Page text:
Plovgh is a cooperative of farmers, growers, and ranchers that sell directly to their customers.
Laughing Loon Farm - Northfield, MN
Harvesting: Late August to mid October
Eggplants are botanically classified as a berry.
Eggplants are a species of nightshades - other nightshade crops include tomatoes and potatoes - that were originally domesticated in India. The plants have large, coarsely lobbed leaves with spiny stems. Their flowers are shades of white or purple. Eggplants are bulbous fruits and can be a range of shapes from oval, and egg-shapped to long and slender with shiny skin. The inside flesh is a milky color, with a meaty texture. Cultivated varieties of eggplant can be as small as 2 inch fairytale varieties up to 12 feet or longer.
Eggplant varieties vary in size (as small as your thumb to as large as your forearm), shape (oblong, round, slender), and coloring (white, bicolor, deep purple). Here are a couple types that farmer Danya at Laughing Loon Farm is harvesting this season:
Orient Express (Asian variety)
Skinny, delicate and a deep, shiny purple, Orient Express eggplants are an early variety, harvested up to 2 weeks before other plants. It has a tender flavor and cooks quickly. They have a high skin to flesh ratio which means they won’t fall apart as quickly when cut, making them ideal for stir fries, tempura or pickling.
Epic (Globe variety)
Globe eggplants, (also called American) are what typically comes to mind when you think eggplant. They are large, dark purple/black and have a wide, pear shape. Laughing Loon planted a Globe variety called Epic this season, which is thriving in the late summer heat. This variety tends to have tougher skin and more seeds than the thinner varieties making them a little more bitter. Globe eggplants are larger than Asian varieties with a meatier, spongy texture inside, which makes them good for grilling or roasting.
Because of their spongy flesh, eggplants can absorb oil more quickly than other vegetables while cooking. The folks over at Food52 recommend salting your eggplant before cooking to draw out the moisture, which also lessens their bitter flavor. You can find more helpful tips from the Food52 Hotline here. Let the roasting, grilling, sautéing and pureeing commence.
South Indian Pickled Eggplant (Green Kitchen Stories)
Stuffed Eggplant (La Tartine Gourmande)
Baba Ganoush (David Lebovitz)
Eggplant Chutney (What Katie Ate)
Sweet and Sour Stir-Fried Eggplant (Serious Eats)
Corn is a grain, not a vegetable. Sweet corn is the result of a naturally occurring recessive genetic mutation which controls conversion of sugar to starch inside the kernel.
Corn is an annual crop that requires fertile soil, consistent moisture and warm weather. Unlike field corn varieties, sweet corn is harvested early before the kernels are dry and mature. Sweet corn stores poorly and must be eaten fresh, canned, or frozen, before the kernels become tough and starchy. Growth of the plant happens in six stages: silking, kernel blister, kernel milk, kernel dough, kernel dent, and physiological maturity (photos here).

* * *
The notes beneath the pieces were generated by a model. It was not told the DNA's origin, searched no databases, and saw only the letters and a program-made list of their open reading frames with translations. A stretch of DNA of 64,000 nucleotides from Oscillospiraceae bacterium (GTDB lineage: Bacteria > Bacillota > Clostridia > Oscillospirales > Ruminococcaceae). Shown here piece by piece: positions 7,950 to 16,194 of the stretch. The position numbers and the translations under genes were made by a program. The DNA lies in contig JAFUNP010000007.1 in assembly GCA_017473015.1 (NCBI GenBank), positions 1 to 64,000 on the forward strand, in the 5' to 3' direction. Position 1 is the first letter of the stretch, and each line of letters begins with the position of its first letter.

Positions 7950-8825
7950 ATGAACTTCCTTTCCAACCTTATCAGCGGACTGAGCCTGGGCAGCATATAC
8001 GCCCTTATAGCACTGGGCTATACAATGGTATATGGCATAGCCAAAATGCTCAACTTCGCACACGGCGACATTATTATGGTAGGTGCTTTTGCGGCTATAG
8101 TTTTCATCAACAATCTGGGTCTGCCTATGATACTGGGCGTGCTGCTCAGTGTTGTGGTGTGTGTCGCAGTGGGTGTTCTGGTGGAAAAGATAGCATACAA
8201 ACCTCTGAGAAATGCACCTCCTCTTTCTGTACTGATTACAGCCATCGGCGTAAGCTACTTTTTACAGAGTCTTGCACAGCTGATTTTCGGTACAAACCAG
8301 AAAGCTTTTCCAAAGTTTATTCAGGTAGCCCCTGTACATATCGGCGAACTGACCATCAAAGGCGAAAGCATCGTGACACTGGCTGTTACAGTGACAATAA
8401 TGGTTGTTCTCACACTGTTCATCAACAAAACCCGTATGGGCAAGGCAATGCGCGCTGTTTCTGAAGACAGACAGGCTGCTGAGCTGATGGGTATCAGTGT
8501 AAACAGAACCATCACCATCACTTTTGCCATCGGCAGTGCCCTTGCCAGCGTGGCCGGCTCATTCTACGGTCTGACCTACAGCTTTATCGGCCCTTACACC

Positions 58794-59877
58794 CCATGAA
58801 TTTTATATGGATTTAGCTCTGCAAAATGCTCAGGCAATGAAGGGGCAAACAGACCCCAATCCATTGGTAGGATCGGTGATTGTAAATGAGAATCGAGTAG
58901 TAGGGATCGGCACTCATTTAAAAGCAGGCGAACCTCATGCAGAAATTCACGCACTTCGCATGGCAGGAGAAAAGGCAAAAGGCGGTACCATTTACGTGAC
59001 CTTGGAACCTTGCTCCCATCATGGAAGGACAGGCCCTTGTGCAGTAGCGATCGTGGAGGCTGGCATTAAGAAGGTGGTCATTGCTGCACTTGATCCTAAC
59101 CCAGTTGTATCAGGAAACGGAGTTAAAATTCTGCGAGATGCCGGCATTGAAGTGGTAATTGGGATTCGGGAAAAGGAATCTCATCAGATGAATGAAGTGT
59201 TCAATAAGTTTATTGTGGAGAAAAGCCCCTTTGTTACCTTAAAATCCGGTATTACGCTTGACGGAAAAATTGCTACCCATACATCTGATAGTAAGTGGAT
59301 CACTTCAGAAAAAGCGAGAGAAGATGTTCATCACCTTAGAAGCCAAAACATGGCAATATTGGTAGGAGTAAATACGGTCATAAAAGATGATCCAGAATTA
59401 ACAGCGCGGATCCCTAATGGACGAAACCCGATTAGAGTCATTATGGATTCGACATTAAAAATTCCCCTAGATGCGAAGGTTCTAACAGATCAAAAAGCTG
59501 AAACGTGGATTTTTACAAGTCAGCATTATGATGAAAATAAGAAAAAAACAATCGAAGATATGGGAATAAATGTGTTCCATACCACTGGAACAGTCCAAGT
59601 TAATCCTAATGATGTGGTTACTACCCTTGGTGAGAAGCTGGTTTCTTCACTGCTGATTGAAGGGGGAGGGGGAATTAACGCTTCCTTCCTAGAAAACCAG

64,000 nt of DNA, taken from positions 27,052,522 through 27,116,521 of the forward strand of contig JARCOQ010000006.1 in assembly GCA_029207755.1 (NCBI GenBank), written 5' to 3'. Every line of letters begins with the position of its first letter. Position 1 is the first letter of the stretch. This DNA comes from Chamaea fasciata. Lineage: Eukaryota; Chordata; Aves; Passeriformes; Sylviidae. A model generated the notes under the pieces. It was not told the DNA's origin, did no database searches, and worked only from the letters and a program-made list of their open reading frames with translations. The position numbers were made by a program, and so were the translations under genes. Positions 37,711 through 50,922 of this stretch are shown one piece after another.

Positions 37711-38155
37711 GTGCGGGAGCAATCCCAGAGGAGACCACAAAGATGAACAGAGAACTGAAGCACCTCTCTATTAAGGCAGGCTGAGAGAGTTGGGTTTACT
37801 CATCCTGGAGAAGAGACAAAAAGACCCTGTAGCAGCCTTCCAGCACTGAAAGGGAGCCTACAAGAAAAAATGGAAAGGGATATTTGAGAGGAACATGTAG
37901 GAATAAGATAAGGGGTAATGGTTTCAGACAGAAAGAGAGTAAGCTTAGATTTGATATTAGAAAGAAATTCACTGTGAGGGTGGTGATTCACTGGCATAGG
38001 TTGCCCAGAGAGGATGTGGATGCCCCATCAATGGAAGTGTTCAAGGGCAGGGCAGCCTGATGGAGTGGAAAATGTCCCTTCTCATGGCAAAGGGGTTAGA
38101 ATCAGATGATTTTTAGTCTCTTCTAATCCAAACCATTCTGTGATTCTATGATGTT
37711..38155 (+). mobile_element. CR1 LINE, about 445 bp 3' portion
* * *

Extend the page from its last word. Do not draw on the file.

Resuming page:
Sweet corn is rich in flavor. It can be milky and buttery. There are sweet corn hybrids that come in different levels of sweetness including, normal, sugar-enhanced, and supersweet.
Most commonly, the corn we eat has yellow and white kernels, but there are many more vibrantly colored varieties of corn.
Whether you prefer your sweet corn on the cob, raw, boiled or grilled your options are pretty endless. Also, Food52 has a good recipe for your corn ears, so don’t toss ‘em.
Ice cream, anyone?
Charred corn crepes
Coconut corn salad
Below is a snapshot of where Plovgh members are beginning to organize. Do you see your neighborhood or city or borough on the map? No? Well, here’s where to get started.
In the McVay family, Sunday night wouldn’t be complete without an enormous bowl of popcorn. It’s been happening that way for decades. After a day on horseback at the farm or at the end of a Minneapolis weekend, someone (usually Lizzy’s mama, Kita) pulls out the kettle, heats the oil, and drops the first kernel in. Once it pops, you know you’re on your way to goodness.
When Plovgh returned from Iowa farm visits with a case of Jim Fitkin’s yellow popping corn, Kita tried it out. She now swears by it, as does Lizzy, who thinks it has hints of Iowa prairie, much like her preferred drink, Templeton Rye. Here’s what you can do with the popcorn.
1. Get a bag of Jim Fitkin’s popping corn.
2. Cover the bottom of a saucepan or kettle with a thin layer of the oil of your choice.
3. Turn the stove on high heat.
4. Add a single kernel to the pot and cover.
5. Wait for the kernel to pop to indicate that the oil is sufficiently hot.
6. Cover the bottom of the pot with a single layer of popping corn.
7. Cover and gently shake the pot over the heat for a few minutes or until popping noises have ceased.
8. Transfer the popped corn to a bowl.
9. Add melted butter, olive oil, salt, pepper, rosemary, and cayenne as desired.